This number most likely requires a subjective adjustment for Clemson defensive end Shaq Lawson. The pass rush beast racked up 10.5 sacks and 23.5 tackles for loss this season but hurt his knee against Oklahoma. Lawson most likely plays on Monday night but probably not at 100%.

Alabama’s defense and possible value in the under

Clemson ran for 320 yards on 5.7 yards per carry against Oklahoma in their semi-final win. QB Deshaun Watson contributed to this efficient total, as he broke off a 46 yard run in the second quarter.

There are two reasons Clemson won’t get anywhere near these numbers against Alabama.

First, Clemson hasn’t been efficient with their ground game. For the season, they have rushed for 5.2 yards per carry, 51st best in the nation.

Second, Alabama’s front seven is dominant. They have allowed 3.5 yards per carry (numbers do not include sacks like usual college football statistics), second best in the nation. LSU’s Leonard Fournette had 31 yards on 19 carries against this unit.

The numbers like Alabama’s Death Star defense to contain Clemson’s offense, as my member model predicts 20.2 points for Clemson. A predicted total of 46.8 suggests that under 50.5 (as of Thursday morning) has value.

However, the under doesn’t feel right in this game. Deshaun Waton is the best college football player in the nation not named Christian McCaffrey (no Stanford bias whatsoever). His blossoming talent gives Clemson a chance of blowing up the Death Star.

A few other factors go against the under. I mentioned the injury to Clemson defensive end Shaq Lawson in the previous section. Also, Alabama’s Tony Brown is suspended for this game. The cornerback has a limited role in the secondary but has been making special teams plays all season.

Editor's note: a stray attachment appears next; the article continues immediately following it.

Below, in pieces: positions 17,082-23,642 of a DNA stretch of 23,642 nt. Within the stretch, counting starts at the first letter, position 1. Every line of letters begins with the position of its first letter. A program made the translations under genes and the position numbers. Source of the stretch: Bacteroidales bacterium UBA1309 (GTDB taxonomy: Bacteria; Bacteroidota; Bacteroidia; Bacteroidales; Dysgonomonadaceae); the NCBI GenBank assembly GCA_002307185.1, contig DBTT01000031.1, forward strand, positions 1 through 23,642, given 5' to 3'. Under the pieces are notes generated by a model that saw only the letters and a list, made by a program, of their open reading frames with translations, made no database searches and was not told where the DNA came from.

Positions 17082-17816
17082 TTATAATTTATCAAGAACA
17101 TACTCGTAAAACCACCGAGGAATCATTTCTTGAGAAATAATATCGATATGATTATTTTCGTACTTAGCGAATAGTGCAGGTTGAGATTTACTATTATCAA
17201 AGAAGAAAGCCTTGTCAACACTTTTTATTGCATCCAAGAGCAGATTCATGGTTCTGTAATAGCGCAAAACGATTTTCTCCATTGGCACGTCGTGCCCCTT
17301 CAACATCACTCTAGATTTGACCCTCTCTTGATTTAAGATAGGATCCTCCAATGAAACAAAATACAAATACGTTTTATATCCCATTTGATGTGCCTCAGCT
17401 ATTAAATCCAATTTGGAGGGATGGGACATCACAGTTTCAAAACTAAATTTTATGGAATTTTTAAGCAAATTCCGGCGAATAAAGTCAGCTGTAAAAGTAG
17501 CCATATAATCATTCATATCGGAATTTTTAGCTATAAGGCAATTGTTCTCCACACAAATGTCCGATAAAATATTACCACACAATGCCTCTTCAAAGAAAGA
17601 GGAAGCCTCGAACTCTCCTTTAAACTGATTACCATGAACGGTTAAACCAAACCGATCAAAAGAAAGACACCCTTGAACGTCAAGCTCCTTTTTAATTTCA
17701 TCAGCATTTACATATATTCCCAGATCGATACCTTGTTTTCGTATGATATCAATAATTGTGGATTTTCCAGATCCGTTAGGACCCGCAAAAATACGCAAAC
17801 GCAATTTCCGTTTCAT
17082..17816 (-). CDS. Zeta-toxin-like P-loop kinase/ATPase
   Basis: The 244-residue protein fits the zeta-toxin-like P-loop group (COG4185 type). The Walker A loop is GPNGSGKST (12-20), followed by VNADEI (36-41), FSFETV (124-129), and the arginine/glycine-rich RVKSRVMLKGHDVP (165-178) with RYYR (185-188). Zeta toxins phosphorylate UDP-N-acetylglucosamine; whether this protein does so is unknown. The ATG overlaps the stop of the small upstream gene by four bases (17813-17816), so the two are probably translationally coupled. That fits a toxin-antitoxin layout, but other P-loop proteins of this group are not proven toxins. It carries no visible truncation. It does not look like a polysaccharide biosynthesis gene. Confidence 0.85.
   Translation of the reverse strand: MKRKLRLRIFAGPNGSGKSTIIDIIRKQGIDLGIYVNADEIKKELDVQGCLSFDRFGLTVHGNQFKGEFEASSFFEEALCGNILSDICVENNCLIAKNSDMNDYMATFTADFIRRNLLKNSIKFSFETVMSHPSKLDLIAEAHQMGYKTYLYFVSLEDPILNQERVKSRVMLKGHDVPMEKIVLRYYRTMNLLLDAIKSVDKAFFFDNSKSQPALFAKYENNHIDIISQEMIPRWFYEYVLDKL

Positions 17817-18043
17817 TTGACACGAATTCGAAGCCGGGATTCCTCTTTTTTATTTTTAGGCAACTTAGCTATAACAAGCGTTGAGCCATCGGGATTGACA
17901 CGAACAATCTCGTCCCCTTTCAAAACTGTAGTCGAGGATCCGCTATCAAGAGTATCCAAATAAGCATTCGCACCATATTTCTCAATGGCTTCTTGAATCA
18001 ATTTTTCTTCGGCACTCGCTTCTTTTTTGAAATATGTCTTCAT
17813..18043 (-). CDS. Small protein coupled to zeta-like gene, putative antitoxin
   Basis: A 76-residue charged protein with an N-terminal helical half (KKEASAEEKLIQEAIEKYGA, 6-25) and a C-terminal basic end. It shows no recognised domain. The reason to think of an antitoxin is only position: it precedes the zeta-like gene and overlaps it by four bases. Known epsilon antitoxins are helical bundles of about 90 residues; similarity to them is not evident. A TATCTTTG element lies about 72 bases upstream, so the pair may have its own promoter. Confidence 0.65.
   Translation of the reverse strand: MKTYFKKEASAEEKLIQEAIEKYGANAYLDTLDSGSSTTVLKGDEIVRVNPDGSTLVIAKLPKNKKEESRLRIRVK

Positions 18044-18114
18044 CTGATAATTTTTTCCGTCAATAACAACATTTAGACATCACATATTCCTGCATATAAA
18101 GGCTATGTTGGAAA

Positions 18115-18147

Can Clemson pull off the upset?

It’s unlikely. The Death Star usually wins; they only make movies about the statistically improbable. (Cue Han Solo voice about never telling him the odds.)

A Clemson win wouldn’t be a fluke. My numbers make them a 6.4 point dog, which corresponds to a 32% win probability. However, Alabama will most likely wins their 4th national title in 7 years.

Computers vs human judgment in picking college football games

Since the beginning of the 2014 season, The Power Rank’s college football prediction service is 56.4% in picking spreads and totals (137-106-6). Mike Craig and I use a computer model based on my algorithm that makes accurate adjustments for strength of schedule.

However, we never only rely on computers and numbers to make predictions. We always consider subjective factors like injuries and situations.

This reliance on both computers and human judgment is reminiscent of the world of chess and a New Yorker article on Magnus Carlsen, the 23 year old World Champion from Norway.

Computers and Chess

For most of the 20th century, the Soviets dominated chess. They relied on “focus, logic, and, above all, preparation” to produce world champion after world champion.

However, they met a new foe in the late 1990’s: the computer. These inanimate objects are all about focus and logic. When computing power hit a certain level, computer programs could use brute force search to pick the best move. This led to the Deep Blue computer’s famous win over World Champion Gary Kasparov in 1997.

Nowadays, computers always beat the top human players. When asked what strategy he would bring against a computer, a grandmaster said “I would bring a hammer.” Computers are also a training tool for chess players.

But Magnus Carlsen is different. As he told The New Yorker, the Norwegian champion never trains with a computer. He admits to preparing less for tournaments and relying more on his judgment.


Predicting football games

Predicting football games is more complicated than winning a chess match. Players don’t occupy a square on a board. Football also adds the element of randomness, as events like fumbles defy any quantitative attempts to predict them.

This makes human judgment even more important in predicting college football games than chess. For the college football prediction service, we always consider subjective factors like injuries and situations. For instance, we needed to make an adjustment for Baylor as they will start third string QB Chris Johnson against North Carolina.

Both computers and human judgment play a role in giving you the best possible predictions.

Last night to take advantage of bowl season discount

The prediction service, which has gone 55.9% (66-52-2) in 2015, is available for bowl season. The price goes up at midnight, Eastern time on Tuesday, December 22nd, 2015.

To take advantage of this early bird price, click here.